On February 17 Kazakh President Nursultan Nazarbayev issued a decree ordering the government to set up the Syrbar foreign intelligence agency. The presidential press service told journalists that Syrbar would be directly subordinate to the president. By the same decree, the Barlau foreign intelligence service created in 1998 was dissolved. In essence, the creation of the new intelligence organization, Syrbar, amounts to a radical reform of Barlau under an entirely new guise and the total control of the president. Nazarbayev removed Omirtai Bitimov, the long-serving director of Barlau and an experienced intelligence officer, from his post. Early on, Barlau was considered an independently operating intelligence body, which played a crucial role in attracting foreign investment into the oil sector of the Kazakh economy and in stemming the spread of religious extremism from Kazakhstan’s Central Asian neighbors. Barlau was later placed under the strict control of the National Security Committee (KNB) and lost most of its independent decision-making authority.
Presumably, Nazarbayev was frustrated by Barlau’s repeated failure to show its effectiveness within the KNB structure. Barlau intelligence officers made futile attempts to obtain the extradition from Austria of Rakhat Aliyev, the former deputy chief of the KNB and Nazarbayev’s son-in-law, who fled the country in 2007 after making scandalous public statements about Nazarbayev and his family. Then Alnur Musayev, the former KNB chief, followed Aliyev’s example and sought political asylum abroad (Aikyn, February 5).
On February 6, in a move highly embarrassing for the Nazarbayev regime, more than 200 Kazakh asylum seekers in the Czech Republic staged a protest demonstration in Prague. They opposed the Czech government’s intention to extradite them to Kazakhstan, fearing that they would be persecuted and jailed on charges of religious extremism. Followers of unorthodox Islamic religious groups came to the Czech Republic from Kazakhstan, allegedly fleeing persecution for their beliefs.
Obviously, by thoroughly reforming the foreign intelligence service and making it fully under his control, Nazarbayev is trying to ward off dangers from dissidents abroad and to consolidate his power. At a recent session of the Security Council Nazarbayev made clear his plans to introduce changes in the National Security Strategy for the 2007 to 2012 five-year plan, "taking the current situation into consideration." That, it seems, was a prelude to setting up the new intelligence agency independent of the National Security Committee, which was discredited by Aliyev and his associates. Sat Tokpakbayev, the former head of the KNB and a member of parliament, believes that Syrbar should focus primarily on counterterrorism activities rather than persecution of the regime’s political opponents abroad (Aikyn, February 20).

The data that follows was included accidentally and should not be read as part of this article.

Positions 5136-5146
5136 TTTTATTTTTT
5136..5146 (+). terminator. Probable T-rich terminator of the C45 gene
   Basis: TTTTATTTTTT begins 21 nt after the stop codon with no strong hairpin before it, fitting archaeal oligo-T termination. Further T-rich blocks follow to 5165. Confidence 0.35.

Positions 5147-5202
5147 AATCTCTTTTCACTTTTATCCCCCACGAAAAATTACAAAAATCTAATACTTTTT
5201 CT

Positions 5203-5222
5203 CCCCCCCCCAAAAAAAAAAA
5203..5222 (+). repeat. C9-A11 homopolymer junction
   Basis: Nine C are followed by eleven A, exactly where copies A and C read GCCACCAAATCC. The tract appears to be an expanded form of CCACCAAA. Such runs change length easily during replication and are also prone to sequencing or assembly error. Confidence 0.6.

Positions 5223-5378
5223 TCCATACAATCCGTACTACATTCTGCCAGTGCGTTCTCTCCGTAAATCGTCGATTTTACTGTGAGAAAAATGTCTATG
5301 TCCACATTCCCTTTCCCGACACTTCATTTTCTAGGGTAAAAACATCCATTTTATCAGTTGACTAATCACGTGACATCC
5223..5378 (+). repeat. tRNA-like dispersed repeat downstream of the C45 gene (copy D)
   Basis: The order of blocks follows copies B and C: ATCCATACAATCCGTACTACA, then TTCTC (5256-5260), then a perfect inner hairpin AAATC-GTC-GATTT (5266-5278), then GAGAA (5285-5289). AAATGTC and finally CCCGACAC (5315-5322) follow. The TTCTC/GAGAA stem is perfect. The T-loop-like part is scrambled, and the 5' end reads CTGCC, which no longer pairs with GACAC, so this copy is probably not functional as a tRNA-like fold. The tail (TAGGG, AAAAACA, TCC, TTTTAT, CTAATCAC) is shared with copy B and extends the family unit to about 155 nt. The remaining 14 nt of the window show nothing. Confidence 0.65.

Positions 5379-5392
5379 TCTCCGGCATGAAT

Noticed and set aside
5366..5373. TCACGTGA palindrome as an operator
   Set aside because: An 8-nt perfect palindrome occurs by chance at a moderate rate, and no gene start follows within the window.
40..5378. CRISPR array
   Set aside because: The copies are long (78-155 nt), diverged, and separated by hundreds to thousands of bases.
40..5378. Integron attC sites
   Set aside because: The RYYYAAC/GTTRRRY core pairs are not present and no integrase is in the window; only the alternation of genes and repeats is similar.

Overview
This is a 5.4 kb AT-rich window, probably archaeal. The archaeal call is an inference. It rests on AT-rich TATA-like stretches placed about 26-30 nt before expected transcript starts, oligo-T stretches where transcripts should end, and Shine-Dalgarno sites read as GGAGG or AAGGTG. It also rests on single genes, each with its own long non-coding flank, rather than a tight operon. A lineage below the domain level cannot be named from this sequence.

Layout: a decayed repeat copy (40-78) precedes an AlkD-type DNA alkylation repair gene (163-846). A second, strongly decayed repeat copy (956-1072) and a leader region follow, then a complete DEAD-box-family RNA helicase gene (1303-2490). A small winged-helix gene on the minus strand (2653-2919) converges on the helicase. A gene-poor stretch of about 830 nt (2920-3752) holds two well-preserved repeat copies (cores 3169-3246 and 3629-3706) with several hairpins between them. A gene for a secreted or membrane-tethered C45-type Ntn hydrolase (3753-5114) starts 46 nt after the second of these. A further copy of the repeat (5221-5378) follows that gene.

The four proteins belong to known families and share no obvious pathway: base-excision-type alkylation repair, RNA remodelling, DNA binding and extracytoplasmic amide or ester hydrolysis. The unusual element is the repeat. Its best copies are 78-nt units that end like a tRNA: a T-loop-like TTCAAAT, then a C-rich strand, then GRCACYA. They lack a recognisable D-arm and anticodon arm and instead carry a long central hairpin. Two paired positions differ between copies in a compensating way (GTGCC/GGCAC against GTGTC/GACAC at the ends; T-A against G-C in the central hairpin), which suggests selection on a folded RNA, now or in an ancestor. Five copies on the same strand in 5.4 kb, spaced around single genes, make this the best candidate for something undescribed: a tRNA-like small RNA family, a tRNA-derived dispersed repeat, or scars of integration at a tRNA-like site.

Nazarbayev’s foreign intelligence reform triggered a mixed reaction in Moscow. Russian foreign policy analyst Yevgeni Voiko thinks Nazarbayev’s decision was prompted by Kazakhstan’s growing rivalry with Russia for European energy markets, while other experts hope that Kazakhstan will expand cooperation with the Russian Federal Security Service (Vzgliad, February 18).
There has never been trust between the Russian and Kazakh security and defense bodies. Nevertheless, there are hopes for closer cooperation between the two intelligence services. In fact, all the structures within the National Security Committee of Kazakhstan, including the Arystan (Lion) special task force, the military intelligence group, and similar Interior Ministry units, were modeled after Russian security forces. Formally operating independently, the Kazakh security services have actually been influenced by Russia’s foreign intelligence policy since the early 1990s. Meeting in Almaty in 1993, the heads of the intelligence services of Commonwealth of Independent States (CIS) countries signed an agreement that included sharing intelligence information and prohibiting the gathering of intelligence on the other signatories’ territories. Nazarbayev did not miss an opportunity to demonstrate his willingness to foster a partnership with Russia in the security area. At the Dushanbe summit of the CIS in October 2007, it was Nazarbayev who pushed Sergei Lebedev, the chief of Russia’s foreign intelligence agency, to the post of executive secretary of CIS states.
The security partnership between Kazakhstan and Russia may be regarded as part of their traditionally strong military ties. Moscow is likely to use this relationship to press Nazarbayev for a security alliance against the West. However, Kazakhstan, concerned over the vulnerability of its own security, has gradually begun to squeeze Russian-speaking officers out of the security services, while expanding its ties with educational centers in the United States and Turkey for training Kazakh security officers.
It remains to be seen whether the new-born foreign intelligence agency will come up to standard. Amanzhol Zhankuliev, 57, the director of Syrbar, is a career diplomat who has served as Ambassador to Turkey, France, Switzerland, and the United Nations. The enigmatic Zhankuliev faces a Herculean task of reforming the Kazakh foreign security service. He will undoubtedly use his diplomatic skill and knowledge of the countries where he served; but will the intelligence service under his guidance serve the real security interests of the country or merely become a tool in the hands of the president?